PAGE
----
AAS Meeting #193 - Austin, Texas, January 1999
Session 11. Observatories, Telescopes and Instruments
Display, Wednesday, January 6, 1999, 9:20am-6:30pm, Exhibit Hall 1

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[11.03] A Central Texas Sun Dagger

R.R. Robbins (University of Texas as Austin)

One of the largest pictograph sites in the Americas is found at Paint Rock, in central Texas. On December 22, 1996, at approximately mid-day, a bright spear-shaped spot of sunlight was accidentally observed to be moving through the rocks. Observations the next year confirmed that the Sun Dagger reached its maximum altitude within a few minutes of the expected time and date for a winter solstice hierophany. Also, at maximum altitude, the Dagger reached the very center of a shield-like glyph that signifies an Indian council meeting of 5 tribes.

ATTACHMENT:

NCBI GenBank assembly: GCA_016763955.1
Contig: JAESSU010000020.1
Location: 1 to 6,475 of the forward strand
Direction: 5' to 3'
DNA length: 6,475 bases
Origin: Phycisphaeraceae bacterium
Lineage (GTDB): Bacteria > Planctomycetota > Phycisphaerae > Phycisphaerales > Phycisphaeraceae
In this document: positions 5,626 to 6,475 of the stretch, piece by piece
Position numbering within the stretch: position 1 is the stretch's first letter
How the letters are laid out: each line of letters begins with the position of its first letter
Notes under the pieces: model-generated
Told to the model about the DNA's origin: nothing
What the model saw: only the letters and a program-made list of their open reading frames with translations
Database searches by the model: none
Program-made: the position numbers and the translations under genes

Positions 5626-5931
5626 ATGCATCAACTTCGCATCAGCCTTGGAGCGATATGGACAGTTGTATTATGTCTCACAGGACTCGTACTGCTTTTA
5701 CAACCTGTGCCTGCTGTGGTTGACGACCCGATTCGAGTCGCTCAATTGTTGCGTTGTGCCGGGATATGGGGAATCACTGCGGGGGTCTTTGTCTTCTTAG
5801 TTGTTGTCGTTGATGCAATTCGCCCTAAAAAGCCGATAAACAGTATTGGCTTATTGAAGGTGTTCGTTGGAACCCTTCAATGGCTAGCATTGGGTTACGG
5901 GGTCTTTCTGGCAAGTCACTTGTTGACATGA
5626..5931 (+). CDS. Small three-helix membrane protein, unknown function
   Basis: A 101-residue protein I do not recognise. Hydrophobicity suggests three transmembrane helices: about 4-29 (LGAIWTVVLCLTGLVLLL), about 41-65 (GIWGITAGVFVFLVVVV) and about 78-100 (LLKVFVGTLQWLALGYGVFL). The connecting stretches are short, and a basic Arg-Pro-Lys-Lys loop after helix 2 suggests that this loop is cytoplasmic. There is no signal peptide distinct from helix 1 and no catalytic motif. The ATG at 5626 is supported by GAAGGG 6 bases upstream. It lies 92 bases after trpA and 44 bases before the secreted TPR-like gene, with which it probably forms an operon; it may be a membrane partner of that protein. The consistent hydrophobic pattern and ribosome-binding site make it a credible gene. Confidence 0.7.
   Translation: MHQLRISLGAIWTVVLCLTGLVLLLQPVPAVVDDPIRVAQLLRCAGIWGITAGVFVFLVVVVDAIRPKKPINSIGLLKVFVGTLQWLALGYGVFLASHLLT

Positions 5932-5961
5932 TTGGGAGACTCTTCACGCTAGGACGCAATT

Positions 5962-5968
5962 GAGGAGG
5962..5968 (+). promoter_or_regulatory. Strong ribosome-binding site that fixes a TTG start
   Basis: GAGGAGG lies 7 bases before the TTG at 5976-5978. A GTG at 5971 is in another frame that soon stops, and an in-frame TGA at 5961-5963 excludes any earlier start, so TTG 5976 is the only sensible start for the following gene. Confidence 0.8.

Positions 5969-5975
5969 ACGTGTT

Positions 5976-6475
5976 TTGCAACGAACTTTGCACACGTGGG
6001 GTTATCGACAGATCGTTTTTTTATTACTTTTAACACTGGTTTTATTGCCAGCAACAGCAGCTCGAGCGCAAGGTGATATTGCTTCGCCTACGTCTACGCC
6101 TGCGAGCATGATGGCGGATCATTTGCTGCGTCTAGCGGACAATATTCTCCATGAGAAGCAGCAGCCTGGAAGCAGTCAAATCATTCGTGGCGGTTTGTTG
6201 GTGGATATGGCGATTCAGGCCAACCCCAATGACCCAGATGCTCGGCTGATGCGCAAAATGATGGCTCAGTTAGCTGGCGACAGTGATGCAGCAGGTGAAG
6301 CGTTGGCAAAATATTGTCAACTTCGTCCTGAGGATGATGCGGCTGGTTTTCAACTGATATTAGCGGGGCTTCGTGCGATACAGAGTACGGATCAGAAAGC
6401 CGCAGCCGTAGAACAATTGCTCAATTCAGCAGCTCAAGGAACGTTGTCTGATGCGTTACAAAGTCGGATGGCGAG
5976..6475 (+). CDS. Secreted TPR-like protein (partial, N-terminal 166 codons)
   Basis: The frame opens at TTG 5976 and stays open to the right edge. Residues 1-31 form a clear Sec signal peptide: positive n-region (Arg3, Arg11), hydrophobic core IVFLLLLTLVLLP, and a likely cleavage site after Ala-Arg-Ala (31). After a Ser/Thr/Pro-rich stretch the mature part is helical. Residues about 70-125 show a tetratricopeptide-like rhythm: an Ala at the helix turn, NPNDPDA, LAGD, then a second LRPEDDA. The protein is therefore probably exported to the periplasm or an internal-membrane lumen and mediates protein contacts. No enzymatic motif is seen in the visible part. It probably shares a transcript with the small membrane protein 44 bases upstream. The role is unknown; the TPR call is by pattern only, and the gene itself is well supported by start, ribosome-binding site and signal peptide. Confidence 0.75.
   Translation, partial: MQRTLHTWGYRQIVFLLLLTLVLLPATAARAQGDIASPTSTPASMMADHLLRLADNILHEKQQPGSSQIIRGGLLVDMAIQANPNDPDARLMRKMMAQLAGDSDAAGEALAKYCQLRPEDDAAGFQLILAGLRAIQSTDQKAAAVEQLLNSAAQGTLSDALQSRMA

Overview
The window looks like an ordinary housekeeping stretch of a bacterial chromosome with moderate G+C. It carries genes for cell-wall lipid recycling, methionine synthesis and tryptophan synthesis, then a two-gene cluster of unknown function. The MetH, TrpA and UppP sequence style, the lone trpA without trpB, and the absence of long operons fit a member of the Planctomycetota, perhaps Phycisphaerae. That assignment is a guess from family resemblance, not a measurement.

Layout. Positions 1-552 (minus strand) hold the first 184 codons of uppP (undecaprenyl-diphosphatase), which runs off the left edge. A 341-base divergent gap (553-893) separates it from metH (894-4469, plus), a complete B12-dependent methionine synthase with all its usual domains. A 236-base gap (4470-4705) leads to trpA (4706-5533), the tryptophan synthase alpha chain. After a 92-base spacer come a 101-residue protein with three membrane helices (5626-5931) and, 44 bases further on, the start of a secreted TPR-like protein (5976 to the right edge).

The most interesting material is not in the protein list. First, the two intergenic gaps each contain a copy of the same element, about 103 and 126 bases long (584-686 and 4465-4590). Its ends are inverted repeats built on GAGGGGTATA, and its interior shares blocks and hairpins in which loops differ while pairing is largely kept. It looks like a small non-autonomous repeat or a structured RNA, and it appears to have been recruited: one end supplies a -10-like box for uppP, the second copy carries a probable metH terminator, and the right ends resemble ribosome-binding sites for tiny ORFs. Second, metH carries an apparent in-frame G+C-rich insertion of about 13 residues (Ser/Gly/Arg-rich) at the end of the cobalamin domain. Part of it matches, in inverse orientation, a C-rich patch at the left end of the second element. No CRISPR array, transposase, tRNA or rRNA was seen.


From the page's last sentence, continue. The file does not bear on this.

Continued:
I suspected that there was probably also a summer solstice event of some sort, but it was not clear how to patrol a half-mile site in the hope of being at the right time at the right place. However, I was successful in employing folklore attached to some of the glyphs to help me decide where to stand and make a prediction. And right on schedule, a summer solstice sun dagger appeared, reaching maximum altitude at approximately the proper time.

There is some possibility that a vernal equinox display exists as well, but its interpretation is more problematical. Many of the glyphs at Paint Rock are still undeciphered.

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